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26 November 1998 Edition

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Remembering the Past: The Irish Volunteers founded

By Aengus O Snodaigh

While the Sinn Féin organisation caught the spirit of the generation - the Irish-Ireland era - it did not go far enough. The Irish Republican Brotherhood (Fenians) which had remained active, though in the background, decided the time was right in 1913 to push the agenda further.

Watching Ulster unionists organise and bear arms openly in the Ulster Volunteer Force with the encouragement of Tory politicians, the Irish Republican Brotherhood in Dublin began drilling in secret in the Irish National Foresters Hall, 41 Parnell Square, being instructed by Fianna Eireann officers.

While drilling continued the IRB got Bulmer Hobson to approach The O'Rahilly, a prominent nationalist at the time, to ask him to visit the Professor of Early and Medieval Irish History in University College Dublin Eoin Mac NÈill, who had written an article which had caught the attention of Irish-Ireland, ``The North Began'', which appeared in An Claidheamh Soluis, Conradh na Gaeilge's newspaper. In the course of the article people believed he had called for nationalists to follow the example of the Ulstermen:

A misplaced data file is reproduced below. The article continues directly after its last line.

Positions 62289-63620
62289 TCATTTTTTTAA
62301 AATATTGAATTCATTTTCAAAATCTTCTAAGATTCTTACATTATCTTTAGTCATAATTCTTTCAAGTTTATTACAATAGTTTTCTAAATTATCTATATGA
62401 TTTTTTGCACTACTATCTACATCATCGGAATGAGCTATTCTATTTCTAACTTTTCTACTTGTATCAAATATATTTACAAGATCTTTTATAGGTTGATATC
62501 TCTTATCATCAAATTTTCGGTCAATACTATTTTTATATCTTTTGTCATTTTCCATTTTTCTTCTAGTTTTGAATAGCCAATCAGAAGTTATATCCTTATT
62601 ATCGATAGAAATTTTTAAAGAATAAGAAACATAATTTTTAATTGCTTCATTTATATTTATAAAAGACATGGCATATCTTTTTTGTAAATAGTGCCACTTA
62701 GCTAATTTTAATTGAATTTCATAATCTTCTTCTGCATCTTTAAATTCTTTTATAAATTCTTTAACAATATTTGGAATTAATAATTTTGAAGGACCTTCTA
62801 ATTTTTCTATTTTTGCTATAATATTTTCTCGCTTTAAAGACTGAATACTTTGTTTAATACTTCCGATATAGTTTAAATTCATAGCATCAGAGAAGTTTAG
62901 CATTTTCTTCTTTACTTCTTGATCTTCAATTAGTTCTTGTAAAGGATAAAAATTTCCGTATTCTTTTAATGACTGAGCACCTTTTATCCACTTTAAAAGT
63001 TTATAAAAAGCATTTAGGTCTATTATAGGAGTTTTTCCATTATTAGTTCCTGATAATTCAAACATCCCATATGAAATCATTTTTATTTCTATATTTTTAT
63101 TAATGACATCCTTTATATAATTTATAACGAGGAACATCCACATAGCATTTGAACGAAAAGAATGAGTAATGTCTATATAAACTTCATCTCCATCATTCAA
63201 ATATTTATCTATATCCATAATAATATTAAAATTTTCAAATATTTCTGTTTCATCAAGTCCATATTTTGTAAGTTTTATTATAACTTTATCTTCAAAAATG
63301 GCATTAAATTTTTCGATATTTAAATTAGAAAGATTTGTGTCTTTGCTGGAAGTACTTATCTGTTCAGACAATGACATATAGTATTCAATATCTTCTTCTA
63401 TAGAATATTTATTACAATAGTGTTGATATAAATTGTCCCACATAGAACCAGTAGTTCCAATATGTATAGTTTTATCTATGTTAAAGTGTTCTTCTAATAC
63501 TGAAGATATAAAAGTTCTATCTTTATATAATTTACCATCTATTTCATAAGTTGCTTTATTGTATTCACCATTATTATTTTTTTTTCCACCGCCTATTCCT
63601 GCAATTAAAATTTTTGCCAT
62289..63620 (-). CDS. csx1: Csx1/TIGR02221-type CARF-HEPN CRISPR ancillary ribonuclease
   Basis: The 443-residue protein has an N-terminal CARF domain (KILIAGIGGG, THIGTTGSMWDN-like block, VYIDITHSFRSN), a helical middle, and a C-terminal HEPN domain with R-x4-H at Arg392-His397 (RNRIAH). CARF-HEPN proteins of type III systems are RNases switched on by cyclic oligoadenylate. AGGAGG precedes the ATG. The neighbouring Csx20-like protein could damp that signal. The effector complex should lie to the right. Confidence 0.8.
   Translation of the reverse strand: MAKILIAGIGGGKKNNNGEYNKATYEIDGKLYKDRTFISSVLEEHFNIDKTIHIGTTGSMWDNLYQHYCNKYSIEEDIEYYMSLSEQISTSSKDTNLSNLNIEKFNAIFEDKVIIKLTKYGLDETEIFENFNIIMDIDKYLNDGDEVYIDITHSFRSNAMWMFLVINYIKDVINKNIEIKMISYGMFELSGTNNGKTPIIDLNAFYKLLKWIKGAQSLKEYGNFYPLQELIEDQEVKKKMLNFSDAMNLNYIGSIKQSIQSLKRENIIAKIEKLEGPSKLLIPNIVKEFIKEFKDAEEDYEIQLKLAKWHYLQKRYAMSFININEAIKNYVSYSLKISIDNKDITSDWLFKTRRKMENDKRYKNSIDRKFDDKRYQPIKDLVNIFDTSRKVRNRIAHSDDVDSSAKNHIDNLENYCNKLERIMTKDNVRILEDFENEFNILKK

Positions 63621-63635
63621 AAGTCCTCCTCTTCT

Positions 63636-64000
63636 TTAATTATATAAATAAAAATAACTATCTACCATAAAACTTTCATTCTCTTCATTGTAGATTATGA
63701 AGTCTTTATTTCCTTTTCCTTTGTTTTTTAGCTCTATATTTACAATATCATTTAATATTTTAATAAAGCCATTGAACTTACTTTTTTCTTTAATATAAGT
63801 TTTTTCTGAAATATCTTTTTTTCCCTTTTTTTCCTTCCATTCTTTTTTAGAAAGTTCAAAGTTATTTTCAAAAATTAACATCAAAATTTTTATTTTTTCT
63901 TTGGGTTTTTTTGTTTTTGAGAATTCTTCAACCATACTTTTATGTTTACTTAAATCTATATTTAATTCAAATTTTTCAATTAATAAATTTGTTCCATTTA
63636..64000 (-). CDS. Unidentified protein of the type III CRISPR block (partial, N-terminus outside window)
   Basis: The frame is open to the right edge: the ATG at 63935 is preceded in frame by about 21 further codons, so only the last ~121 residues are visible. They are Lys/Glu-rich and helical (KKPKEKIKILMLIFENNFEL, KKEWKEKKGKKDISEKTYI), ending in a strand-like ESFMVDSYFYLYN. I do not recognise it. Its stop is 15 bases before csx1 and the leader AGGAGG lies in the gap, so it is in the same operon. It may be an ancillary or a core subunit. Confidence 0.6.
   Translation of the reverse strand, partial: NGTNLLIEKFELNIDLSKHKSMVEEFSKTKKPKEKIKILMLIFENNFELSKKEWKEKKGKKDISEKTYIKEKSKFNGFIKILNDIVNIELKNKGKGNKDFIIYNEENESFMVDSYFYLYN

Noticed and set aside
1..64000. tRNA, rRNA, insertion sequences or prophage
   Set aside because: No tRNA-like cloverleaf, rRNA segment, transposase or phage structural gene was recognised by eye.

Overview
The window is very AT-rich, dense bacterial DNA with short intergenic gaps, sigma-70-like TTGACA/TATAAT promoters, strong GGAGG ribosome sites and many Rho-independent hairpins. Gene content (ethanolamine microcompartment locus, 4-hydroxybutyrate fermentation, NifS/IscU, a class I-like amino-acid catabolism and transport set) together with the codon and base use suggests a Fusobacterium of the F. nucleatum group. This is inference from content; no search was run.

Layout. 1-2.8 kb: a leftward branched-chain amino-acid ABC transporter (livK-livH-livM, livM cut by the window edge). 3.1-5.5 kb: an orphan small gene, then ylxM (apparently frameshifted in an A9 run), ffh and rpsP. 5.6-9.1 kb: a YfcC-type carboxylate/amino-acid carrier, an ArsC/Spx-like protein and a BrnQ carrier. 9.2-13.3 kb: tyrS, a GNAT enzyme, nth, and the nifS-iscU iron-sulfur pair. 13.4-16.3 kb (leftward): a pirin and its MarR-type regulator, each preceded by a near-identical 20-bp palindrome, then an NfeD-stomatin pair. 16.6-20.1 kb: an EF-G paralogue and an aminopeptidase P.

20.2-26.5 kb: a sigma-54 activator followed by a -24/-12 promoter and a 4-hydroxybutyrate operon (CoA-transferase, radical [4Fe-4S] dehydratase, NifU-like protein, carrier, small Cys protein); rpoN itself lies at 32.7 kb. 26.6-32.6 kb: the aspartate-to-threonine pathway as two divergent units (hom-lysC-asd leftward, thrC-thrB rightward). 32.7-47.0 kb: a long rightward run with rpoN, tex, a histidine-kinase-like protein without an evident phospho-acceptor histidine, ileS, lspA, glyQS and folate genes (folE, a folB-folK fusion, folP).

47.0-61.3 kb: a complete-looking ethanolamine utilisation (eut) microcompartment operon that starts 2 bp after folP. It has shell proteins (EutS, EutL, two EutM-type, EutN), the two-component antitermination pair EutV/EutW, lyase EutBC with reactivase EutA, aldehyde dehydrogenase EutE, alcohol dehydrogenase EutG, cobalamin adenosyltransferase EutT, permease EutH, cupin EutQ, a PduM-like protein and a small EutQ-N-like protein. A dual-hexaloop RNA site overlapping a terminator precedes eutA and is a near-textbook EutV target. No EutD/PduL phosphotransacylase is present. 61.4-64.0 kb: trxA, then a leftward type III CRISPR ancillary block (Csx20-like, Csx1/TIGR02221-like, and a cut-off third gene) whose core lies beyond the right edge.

``It is evident that the only solution now possible is for the Empire either to make terms with Ireland or to let Ireland go her own way.''

It was the IRB's intention to use Mac NÈill as the focus for nationalist fervour and a figurehead of a new nationalist army. O'Rahilly went to Mac Neill and asked him if he would preside at a committee meeting to discuss the formation of a volunteer body. Mac NÈill agreed. The tone of these discussion times are set in a piece written by P.draig Mac Piarais just after Mac NÈill was approached:

``A thing that stands demonstrable is that nationhood is not achieved otherwise than in arms: in one or two instances there may have been no actual bloodshed, but the arms were there and the ability to use them. Ireland unarmed will attain just as much freedom as it is convenient for England to give her; Ireland armed will attain ultimately just as much freedom as she wants.''

A number of people came together in Wynn's Hotel, Lower Abbey Street on 11 November 1913 to discuss the proposal. Present were Bulmer Hobson, Eoin Mac NÈill, P.draig Mac Piarais, Se.n Mac Diarmada, W.J. Ryan, Eamonn Ceannt, The O'Rahilly, Joseph Campbell, James Deakin, Se.n Fitzgibbon, Robert Page, Piaras BeaslaÌ, Seamus O'Connor, Eamonn Martin, Colm O'Loughlin, Michael Judge and Colonel Maurice Moore. It was agreed to hold a public recruiting meeting for a body called the Irish Volunteers whose aim was ``to secure and maintain the common rights and liberties of Irish men''.